This is our truth, tell us yours
I don’t know Dr Brooke Magnanti. I use know in a traditional sense.
We talk on Twitter, occasionally. I admire her wit and brains, and delight in her kindness to my fellow author. Her story is one that intrigues and amuses me, and I take great hope in the way she has parlayed the shit that has happened to her into an after-life of some value and influence.
Her current legal troubles say far more about where we live, and what is wrong with this country, than I could.
This post, by Brooke, is revealing and important about where she is right now.
Then read this post, that appeared here today. The methods are similar.
Brooke prizes evidence, and sources, and identifies them. The Daily Mail, and other papers that have reported her ex’s claims, seem less scrupulous. The difference is that one of them is adopting the scientific method, to which the Daily Mail and, to be fair, most British tabloids, is alien.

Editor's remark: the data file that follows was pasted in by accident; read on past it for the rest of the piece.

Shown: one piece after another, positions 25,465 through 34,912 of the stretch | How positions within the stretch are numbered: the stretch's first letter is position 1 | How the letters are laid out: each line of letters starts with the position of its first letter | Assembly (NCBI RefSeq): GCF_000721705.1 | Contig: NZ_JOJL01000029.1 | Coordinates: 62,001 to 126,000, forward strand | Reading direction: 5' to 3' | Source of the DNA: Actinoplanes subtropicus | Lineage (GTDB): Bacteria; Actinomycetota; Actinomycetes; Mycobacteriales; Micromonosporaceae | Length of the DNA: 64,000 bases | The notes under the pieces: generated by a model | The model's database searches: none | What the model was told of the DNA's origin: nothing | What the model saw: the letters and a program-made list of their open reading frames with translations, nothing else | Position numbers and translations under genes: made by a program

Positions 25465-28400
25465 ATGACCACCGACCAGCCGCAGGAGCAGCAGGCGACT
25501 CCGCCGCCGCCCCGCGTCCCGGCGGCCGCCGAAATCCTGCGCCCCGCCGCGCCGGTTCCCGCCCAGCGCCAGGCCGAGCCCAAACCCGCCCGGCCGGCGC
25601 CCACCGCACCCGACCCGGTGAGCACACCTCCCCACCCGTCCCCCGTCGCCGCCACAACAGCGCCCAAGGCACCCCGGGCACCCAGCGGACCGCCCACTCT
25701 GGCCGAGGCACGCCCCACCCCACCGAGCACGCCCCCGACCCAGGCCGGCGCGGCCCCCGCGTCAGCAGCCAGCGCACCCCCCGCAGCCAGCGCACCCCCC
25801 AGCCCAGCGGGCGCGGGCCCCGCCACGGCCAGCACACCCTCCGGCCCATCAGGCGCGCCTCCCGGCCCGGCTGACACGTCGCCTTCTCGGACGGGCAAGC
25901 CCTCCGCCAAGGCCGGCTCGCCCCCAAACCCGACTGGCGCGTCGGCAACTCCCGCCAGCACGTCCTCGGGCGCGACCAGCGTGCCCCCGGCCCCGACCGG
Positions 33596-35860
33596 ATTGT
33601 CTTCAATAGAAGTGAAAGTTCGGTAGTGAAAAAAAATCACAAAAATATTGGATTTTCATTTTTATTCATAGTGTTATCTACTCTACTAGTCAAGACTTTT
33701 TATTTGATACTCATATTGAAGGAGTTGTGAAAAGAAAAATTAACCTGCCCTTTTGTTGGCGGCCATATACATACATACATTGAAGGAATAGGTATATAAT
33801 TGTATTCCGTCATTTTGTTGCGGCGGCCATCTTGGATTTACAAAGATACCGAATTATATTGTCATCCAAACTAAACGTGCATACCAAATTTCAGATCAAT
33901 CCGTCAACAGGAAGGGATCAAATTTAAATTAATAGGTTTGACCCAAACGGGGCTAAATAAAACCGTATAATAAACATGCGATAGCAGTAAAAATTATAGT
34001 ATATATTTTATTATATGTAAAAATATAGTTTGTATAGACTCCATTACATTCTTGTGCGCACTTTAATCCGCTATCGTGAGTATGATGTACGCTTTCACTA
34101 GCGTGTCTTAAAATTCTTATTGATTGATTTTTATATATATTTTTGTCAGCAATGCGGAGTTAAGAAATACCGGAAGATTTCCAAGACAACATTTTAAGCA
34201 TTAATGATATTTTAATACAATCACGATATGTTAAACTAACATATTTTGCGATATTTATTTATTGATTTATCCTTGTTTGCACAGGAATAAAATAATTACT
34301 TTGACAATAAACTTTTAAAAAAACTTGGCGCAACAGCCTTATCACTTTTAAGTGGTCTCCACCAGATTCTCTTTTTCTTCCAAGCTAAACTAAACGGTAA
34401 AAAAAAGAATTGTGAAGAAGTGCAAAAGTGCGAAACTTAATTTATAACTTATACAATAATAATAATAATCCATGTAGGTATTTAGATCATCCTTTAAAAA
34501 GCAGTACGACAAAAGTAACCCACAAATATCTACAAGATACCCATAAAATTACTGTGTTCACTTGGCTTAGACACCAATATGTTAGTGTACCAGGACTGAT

We have rules here, which are almost cliches. One of them is that the plural of anecdote is not data, and that each individual anecdote is not data either.
Brooke presents evidence. Her ex tells his story, unsupported by evidence. It really is that simple.
However, there is a coda to this story, about why it matters to me.
During my training I spent too much time in the lower courts, watching as husbands tried to use the legal process as an opportunity to attack their ex’s. Quelle surprise. Nothing changes.
When you seek to use the courts to fix your problems in relationships, there are two possibilities. One is that you need a restraining order. The other is that you’re trying to get your problem fixed via the wrong route.
Lots of men do that.
They often call women liars in the process.
No-o e should be surprised by this, but judging by the evidence, no-one should believe it either. On the basis of the evidence, so far, Brooke looks more reliable.
This is no surprise.